the last standing opposition browser - Firefox - had to concede under the enormous pressure
"It's official: the last holdout for the open web has fallen. Flanked on all sides by Google, Microsoft, Opera, and (it appears) Safari's support and promotion of the EME DRM-in-HTML standard, Mozilla is giving in to pressure from Hollywood, Netflix, et al, and will be implementing its own third-party version of DRM. It will be rolled out in Desktop Firefox later this year. Mozilla's CTO, Andreas Gal, says that Mozilla "has little choice." Mozilla's Chair, Mitchell Baker adds, "Mozilla cannot change the industry on DRM at this point."
At EFF, we disagree. We've had over a decade of watching this ratchet at work, and we know where it can lead. Technologists implement DRM with great reticence, because they can see it's not a meaningful solution to anything but rather a font of endless problems. It doesn't prevent infringement, which continues regardless. Instead, it reduces the security of our devices, reduces user trust, makes finding and reporting of bugs legally risky, eliminates fair use rights, undermines competition, promotes secrecy, and circumvents open standards.
It's clear from the tone of Gal and Baker's comments, and our own discussions with Mozilla, that you'll find no technologist there who is happy with this step. The fact that Mozilla, in opposition to its mission, had to prepare and design this feature in secret without being able to consult the developers and users who make up its community is an indication of how much of a contradiction DRM is in a pro-user open-source browser.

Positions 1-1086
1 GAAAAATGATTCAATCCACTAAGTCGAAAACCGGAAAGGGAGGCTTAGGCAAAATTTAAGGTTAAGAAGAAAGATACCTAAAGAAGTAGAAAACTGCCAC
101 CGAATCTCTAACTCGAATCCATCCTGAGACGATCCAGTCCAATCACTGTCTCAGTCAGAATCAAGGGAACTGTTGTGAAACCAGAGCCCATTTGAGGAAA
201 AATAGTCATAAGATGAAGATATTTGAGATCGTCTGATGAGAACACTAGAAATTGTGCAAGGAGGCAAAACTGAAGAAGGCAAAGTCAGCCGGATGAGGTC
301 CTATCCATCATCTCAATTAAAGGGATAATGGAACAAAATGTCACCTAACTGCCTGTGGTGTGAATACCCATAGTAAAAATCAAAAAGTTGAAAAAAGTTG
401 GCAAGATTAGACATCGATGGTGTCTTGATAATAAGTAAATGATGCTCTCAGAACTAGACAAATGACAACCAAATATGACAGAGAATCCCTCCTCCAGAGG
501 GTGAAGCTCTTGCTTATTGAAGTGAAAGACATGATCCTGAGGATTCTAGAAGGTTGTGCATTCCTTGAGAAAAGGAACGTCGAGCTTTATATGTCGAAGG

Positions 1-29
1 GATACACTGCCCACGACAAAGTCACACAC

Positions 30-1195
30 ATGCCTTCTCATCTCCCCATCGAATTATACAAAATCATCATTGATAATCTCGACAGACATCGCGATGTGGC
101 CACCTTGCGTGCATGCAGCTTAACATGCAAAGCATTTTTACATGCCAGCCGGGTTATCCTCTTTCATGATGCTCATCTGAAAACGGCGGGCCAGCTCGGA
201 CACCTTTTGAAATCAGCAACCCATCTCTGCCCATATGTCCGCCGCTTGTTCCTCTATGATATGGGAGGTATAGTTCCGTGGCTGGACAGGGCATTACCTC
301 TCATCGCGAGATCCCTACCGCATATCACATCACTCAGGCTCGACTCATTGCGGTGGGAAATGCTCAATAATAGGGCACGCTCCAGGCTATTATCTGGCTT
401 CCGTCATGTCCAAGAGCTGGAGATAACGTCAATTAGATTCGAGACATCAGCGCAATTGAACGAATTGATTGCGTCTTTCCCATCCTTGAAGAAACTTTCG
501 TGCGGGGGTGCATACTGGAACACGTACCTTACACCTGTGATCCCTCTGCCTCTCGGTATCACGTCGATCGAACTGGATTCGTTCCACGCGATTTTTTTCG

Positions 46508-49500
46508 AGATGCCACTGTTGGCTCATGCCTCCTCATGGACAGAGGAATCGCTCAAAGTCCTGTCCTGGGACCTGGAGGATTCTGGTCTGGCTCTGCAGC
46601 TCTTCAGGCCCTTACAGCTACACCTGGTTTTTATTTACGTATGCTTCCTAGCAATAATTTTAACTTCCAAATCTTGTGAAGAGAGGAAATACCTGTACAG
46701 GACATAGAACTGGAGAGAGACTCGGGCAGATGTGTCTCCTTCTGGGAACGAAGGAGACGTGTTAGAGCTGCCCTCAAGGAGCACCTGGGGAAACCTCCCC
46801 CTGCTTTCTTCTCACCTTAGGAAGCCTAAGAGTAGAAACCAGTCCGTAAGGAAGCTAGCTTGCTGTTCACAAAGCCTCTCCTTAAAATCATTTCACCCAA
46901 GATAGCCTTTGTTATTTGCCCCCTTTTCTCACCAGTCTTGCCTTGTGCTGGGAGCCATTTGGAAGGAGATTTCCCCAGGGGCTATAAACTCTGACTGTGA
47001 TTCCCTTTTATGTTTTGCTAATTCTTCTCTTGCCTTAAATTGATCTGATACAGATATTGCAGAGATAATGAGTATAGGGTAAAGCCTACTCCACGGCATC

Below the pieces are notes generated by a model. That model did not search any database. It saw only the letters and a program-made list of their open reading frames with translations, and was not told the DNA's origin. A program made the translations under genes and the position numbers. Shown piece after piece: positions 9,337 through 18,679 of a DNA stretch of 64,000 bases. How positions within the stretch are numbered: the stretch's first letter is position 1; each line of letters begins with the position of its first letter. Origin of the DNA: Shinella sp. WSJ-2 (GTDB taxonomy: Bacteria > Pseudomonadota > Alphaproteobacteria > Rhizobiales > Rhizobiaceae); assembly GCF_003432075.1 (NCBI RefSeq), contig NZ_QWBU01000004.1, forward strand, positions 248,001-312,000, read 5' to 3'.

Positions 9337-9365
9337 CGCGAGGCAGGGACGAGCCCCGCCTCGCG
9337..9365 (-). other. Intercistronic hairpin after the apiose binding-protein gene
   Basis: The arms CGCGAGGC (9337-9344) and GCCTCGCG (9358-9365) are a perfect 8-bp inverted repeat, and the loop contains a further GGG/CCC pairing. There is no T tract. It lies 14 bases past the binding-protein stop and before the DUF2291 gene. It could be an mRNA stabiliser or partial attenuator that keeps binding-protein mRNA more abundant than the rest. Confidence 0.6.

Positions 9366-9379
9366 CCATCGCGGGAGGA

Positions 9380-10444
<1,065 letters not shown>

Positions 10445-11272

Unchecked, that contradiction is only going to grow. Mozilla's DRM code, imported from Adobe as a closed-source binary, will sit in a cordoned sandbox, simultaneously Mozilla's responsibility but beyond its control. Mozilla will be responsible for updates to the DRM blackbox, which means users will have to navigate browser updates that will either fix security bugs or strip features from their video watching. Mozillians have already been warned of the danger of talking too much about how DRM works (and doesn't work), lest they trigger the provisions in the Digital Millennium Copyright Act (DMCA) that forbid "trafficking" in circumvention knowledge.
They have tried to stop P2P but that didn't work - even if they have fined thousands of people, still milloins of people are using it
They have tried to stop the filesharing platforms and they have succeeded in closing down the big pioneers but now a whole bunch of smaller ones are popping up every month (and going)
They have tried to stop torrents and piratebay but even if they have had big successes in courts and brought many sites down or obliged to comply, still millions of people are using it
They have tried to bring streaming sites down and have succeeded with millions of links blocked every year in the searchengines
They have triend to impliment the DMCA infringement mechanism and they are retiring by search or automatically millions of links and files a year but millions of new files appear (even if they disappear faster)
now they are trying to do the following
as most of these things are done through the browser (torrent, filesharing, streaming) they want to control the browser and be sure that a blackbox in the browser would control the material you are trying to see, listen to or do something with
well it will only means that ..... there is an app for that and you won't need a browser
sidenote : having a blackbox in Firefox at which the developers have no access is something in these NSA times that I find really scary